So, was there a cashmere sweater in your Christmas gifts this year? Is it warm, soft, snuggly, and just the answer to something nice to wear? I hope so, but you might read the article in the Chicago Tribune by Evan Osnos on China's cashmere production. You might think again, as cashmere is now one of China's exploitive crops, both on the global marketplace, dropping prices to new lows, and on the global environment.

Ok, I'm a killjoy. But when do we have to start paying attention to the effects our consuming is making on the world, both the people and environment, and the impact it's making on the global economy? Don't we have some obligation to be "good" consumers and think about the planet and our own actions? And why you ask? The article summarized the following.

First, it takes two or three animals to make one sweater. And China is producing so much cashmere for the world market they're exploiting their own environment to produce more, hurting the very souce of the material, the goats. Many herder-producers are having serious problems with the land and the goats to produce the product to make ends meet. When they can sell at a liveable income, they have to produce more, and compete with other producers. It's a downward spiral till it goes bust.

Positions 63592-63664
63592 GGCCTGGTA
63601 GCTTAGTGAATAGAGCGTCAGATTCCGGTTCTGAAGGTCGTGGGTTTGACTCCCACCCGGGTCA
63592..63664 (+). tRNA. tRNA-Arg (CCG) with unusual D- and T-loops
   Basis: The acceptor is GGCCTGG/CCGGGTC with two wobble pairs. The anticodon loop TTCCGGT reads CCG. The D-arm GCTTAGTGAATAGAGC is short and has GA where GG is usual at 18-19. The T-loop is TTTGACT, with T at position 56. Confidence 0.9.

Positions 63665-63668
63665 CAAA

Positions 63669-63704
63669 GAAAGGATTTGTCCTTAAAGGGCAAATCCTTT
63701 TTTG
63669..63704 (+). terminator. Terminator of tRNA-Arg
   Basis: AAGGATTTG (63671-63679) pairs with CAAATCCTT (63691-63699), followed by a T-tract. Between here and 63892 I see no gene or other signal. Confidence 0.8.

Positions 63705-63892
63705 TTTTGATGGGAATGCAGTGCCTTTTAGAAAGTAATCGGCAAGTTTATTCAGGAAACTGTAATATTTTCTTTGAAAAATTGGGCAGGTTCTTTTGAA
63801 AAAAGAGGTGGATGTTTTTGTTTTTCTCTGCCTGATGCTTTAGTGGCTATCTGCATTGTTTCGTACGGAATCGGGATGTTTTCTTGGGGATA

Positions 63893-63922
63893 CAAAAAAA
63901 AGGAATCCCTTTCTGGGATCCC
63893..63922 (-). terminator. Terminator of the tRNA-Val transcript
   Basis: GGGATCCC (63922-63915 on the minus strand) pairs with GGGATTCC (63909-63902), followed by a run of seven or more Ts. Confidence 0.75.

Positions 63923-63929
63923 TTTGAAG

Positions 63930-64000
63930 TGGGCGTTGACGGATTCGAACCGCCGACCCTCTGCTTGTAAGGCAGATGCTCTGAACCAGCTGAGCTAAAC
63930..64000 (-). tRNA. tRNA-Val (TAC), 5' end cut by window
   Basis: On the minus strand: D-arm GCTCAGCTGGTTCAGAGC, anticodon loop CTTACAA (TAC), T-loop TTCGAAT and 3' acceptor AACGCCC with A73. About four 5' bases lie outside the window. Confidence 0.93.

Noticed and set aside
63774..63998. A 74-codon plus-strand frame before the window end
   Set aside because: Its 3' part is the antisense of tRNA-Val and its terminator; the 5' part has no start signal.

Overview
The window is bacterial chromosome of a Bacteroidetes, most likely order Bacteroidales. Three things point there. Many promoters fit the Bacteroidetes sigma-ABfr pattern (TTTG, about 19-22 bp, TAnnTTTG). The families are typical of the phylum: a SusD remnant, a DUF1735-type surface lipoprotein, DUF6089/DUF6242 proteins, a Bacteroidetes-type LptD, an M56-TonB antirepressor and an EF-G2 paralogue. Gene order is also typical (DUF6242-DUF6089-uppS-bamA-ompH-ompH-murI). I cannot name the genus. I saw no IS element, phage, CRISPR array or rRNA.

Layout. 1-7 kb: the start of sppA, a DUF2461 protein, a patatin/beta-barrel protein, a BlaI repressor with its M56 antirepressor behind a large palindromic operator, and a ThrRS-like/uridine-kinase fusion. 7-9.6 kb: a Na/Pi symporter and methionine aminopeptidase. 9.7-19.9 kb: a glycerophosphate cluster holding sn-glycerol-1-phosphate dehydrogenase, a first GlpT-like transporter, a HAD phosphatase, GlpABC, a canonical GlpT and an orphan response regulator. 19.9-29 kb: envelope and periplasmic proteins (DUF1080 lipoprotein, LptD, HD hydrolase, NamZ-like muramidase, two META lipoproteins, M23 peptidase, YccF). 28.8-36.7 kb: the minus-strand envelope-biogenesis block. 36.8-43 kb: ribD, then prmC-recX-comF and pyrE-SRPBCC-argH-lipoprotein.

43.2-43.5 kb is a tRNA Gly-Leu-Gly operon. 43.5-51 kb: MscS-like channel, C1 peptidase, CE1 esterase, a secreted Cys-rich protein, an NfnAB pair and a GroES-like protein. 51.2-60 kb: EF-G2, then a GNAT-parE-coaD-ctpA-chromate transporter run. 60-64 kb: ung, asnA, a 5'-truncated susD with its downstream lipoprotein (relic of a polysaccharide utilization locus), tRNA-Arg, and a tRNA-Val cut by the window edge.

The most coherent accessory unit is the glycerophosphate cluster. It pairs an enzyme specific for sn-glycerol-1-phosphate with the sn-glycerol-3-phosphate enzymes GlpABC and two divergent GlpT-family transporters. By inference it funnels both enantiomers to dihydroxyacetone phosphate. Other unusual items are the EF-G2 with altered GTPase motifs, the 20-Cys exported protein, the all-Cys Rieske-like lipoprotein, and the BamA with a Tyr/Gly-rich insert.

Second, about 70 percent of the world's production comes from the very regions in China which are over producing because of low prices. The Chinese government wants market domination, and they'll do it at the expense of their own people. The number of goats used in the Alashan Plateau on the China-Mongolian border has risen from 2.4 million in 1949 to 25.8 million in 2004, producing the world's third largest desert now, larger than the Netherlands.

Third, the average number of dust and sand storms per year from the Alashan region has risen from five in the 1950's, 14 in the 1970's to 23 in the 1990's. The severe one in April 1998 travelled from there to the Western U.S. in 6 days, creating environment and health problems from the pollution. And more are predicted as the number of storms rise and the desert expands.

My point? It's the one I'll continue to pound away as I have and will. It's time we paid attention to the "Made in China" label on the products we buy. It's obvious we can't change direction of things, but we can raise our individual voices to send the message we won't tolerate it.

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